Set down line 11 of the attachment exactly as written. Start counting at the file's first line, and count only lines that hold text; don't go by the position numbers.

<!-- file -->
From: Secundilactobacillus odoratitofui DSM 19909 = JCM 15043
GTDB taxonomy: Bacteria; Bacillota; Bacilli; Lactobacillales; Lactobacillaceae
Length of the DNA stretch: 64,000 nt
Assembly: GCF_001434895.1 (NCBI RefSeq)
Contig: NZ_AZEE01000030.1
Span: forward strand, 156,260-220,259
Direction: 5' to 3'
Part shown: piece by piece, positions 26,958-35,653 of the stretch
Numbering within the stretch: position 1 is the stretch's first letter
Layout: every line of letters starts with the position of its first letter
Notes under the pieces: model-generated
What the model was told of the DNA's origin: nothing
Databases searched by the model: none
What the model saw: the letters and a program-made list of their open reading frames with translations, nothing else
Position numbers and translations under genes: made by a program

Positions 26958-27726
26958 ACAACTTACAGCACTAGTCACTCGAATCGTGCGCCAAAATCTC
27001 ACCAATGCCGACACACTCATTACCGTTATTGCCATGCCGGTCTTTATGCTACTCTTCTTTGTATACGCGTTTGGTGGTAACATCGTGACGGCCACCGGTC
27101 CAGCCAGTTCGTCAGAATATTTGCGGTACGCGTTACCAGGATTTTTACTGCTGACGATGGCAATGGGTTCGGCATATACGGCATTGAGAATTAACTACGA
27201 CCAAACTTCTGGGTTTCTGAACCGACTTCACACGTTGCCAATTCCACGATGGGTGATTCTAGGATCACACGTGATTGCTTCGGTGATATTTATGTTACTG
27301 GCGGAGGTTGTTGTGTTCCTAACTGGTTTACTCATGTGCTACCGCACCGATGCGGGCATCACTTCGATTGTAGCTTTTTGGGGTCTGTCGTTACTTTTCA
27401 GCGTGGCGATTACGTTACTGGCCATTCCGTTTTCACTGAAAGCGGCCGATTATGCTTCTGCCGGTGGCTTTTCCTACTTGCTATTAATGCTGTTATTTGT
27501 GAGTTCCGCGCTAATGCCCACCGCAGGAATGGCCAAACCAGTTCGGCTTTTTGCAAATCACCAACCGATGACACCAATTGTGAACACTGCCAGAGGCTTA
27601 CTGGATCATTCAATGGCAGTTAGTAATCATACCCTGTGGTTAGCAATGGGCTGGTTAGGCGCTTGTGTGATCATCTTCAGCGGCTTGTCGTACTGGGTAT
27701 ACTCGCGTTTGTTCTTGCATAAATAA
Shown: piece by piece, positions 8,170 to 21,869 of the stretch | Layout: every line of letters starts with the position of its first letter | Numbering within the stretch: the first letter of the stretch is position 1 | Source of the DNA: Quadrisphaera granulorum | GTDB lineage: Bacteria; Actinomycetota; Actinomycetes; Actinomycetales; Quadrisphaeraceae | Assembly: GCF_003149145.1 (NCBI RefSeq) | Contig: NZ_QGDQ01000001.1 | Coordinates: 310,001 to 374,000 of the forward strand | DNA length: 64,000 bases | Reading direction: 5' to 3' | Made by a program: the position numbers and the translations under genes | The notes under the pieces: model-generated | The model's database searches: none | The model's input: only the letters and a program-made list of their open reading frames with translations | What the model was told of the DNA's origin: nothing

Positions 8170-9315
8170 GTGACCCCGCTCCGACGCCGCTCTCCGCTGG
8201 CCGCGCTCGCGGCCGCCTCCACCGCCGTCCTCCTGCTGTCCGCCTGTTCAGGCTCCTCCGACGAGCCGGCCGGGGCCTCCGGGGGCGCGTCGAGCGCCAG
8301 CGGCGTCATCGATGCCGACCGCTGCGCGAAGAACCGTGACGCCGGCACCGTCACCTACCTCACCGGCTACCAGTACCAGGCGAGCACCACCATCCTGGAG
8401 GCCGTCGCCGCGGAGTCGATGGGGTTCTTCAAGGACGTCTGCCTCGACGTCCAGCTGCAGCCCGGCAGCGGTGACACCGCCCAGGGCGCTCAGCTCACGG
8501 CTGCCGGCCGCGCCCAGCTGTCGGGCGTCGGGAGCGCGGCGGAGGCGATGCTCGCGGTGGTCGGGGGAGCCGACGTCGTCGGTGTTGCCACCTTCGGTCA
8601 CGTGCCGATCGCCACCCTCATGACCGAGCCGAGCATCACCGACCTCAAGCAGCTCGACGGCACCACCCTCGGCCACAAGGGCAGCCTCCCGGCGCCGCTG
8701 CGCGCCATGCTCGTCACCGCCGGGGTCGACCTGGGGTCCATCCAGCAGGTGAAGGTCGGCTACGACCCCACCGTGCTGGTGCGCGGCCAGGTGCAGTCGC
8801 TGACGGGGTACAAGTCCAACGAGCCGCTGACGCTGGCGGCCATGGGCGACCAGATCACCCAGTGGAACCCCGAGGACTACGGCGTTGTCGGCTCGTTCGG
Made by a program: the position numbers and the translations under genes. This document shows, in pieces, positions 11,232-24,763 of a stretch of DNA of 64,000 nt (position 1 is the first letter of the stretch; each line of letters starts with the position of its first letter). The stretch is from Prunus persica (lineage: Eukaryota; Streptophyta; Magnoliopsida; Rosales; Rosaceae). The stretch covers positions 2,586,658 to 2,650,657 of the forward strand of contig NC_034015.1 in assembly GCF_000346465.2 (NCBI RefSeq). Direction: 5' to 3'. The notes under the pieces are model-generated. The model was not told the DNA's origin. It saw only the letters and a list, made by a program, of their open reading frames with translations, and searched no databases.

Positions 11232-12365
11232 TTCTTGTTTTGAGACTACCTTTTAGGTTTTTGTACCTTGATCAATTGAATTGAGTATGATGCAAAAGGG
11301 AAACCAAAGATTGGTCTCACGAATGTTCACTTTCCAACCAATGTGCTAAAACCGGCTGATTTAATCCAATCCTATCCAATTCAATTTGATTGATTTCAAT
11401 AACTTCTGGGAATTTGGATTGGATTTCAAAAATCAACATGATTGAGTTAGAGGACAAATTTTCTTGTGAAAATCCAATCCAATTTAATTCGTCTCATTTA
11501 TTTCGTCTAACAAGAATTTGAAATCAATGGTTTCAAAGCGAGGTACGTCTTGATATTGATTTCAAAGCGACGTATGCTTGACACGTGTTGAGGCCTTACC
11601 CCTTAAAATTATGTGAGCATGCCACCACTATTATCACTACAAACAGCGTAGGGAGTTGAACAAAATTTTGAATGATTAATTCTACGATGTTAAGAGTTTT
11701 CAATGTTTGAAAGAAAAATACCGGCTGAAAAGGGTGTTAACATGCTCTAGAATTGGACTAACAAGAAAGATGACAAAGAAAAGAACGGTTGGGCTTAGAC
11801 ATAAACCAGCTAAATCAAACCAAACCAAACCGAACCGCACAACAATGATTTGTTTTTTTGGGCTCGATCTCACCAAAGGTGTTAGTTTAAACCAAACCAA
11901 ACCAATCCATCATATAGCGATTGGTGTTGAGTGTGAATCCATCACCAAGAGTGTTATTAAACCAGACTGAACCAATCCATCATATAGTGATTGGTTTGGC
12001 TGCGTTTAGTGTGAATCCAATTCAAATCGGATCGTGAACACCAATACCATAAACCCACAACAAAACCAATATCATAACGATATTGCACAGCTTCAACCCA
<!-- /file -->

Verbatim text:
Notes under the pieces: model-generated